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1949threepence

What percentage of pre decimal currency was reclaimed by the RM post 15.2.1971?

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Worth checking some old Coins News from the time - I'm sure the Australian Coin Review had Royal Mint report summaries in the late 1960s early 1970s.

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15 hours ago, Mr T said:

Worth checking some old Coins News from the time - I'm sure the Australian Coin Review had Royal Mint report summaries in the late 1960s early 1970s.

I could be wrong but I had the feeling Coin News was first published in the 80s?

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On 2/16/2020 at 7:15 AM, Mr T said:

Worth checking some old Coins News from the time - I'm sure the Australian Coin Review had Royal Mint report summaries in the late 1960s early 1970s.

Tried the Coin Monthly mags from that period. Have read them all up to the end of 1976, and found nothing on reclamation rates, save for what Court referred to in his first article. 

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On 2/18/2020 at 2:16 PM, 1949threepence said:

Tried the Coin Monthly mags from that period. Have read them all up to the end of 1976, and found nothing on reclamation rates, save for what Court referred to in his first article. 

Seems possible that after the bottom fell out of the modern market post-D Day, few really cared?

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1 hour ago, Peckris 2 said:

Seems possible that after the bottom fell out of the modern market post-D Day, few really cared?

Quite possibly. I imagine the period post D Day and beyond must have been quite a flat and depressing time as far as the modern market was concerned. All the prior enthusiasm was largely based on collecting from change in circulation, and that option was abruptly removed.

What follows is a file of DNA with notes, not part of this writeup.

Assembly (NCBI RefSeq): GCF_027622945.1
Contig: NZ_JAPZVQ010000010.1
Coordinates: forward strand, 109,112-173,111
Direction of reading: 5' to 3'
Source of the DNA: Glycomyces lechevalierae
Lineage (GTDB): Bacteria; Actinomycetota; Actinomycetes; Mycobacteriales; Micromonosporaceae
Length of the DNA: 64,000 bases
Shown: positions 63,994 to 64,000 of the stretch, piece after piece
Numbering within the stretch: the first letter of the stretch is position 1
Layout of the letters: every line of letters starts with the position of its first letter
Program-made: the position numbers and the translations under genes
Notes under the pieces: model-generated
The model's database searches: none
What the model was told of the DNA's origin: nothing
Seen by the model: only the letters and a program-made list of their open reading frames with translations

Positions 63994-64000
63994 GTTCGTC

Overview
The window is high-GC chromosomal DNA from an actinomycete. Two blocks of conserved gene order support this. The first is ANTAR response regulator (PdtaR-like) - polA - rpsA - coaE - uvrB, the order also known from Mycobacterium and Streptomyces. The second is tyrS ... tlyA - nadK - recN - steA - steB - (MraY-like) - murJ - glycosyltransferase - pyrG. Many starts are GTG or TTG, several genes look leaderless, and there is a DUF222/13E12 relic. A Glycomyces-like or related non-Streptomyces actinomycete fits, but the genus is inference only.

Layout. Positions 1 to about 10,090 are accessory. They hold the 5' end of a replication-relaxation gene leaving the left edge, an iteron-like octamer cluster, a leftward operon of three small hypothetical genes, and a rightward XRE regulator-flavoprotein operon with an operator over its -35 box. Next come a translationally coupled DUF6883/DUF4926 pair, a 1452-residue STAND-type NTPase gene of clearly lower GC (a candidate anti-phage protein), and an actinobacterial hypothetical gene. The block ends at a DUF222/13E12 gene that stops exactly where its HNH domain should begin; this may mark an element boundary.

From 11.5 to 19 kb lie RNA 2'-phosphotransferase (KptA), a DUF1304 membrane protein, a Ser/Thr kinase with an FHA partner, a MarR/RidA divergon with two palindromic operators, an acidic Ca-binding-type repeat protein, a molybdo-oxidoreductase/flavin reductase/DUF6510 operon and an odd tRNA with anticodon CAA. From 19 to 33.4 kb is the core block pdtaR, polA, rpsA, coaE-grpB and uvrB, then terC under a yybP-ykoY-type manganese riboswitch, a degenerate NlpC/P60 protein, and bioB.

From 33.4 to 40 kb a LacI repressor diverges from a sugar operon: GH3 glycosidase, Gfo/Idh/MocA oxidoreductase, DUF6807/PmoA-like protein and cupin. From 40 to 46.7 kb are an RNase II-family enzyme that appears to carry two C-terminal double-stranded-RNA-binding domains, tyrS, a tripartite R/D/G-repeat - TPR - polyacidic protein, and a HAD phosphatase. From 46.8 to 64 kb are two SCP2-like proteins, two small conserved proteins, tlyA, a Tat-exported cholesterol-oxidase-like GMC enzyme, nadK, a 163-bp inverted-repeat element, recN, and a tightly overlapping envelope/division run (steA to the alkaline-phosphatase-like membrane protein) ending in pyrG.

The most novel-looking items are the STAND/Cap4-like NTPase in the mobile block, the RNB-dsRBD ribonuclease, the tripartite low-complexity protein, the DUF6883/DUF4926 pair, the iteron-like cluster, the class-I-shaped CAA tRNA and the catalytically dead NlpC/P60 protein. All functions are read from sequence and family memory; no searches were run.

With that said, there is another very interesting article from the October 1972 edition, on the subject of coin "wastage rates". This is something touched upon by Jerry @jelida earlier, and his opinion is vindicated by the research in this article. It starts on page 83, and is headed "A further analysis of coin surveys", by T.J.Cole B.A., B.Phil. Essentially, Cole concludes that there is a 2% per annum wastage rate on coins which have mintages exceeding 9 million, but this rises steeply for mintages below 9 million. So for example, if a coin had a mintage of say 20 million in 1945, by 1970, one would have expected the number of that cohort still extant, to be 12,069,286.    

I'm not sure I quite get the logic of why wastage rates due to pure loss (carelessness) should be any higher for mintages of below the arbitrary figure of 9 million. Cole seems to have established stats to support this contention, but I can't see why rates of loss should be any greater in absolute percentage terms if the mintage is lower. 

    

  

 

 

Edited by 1949threepence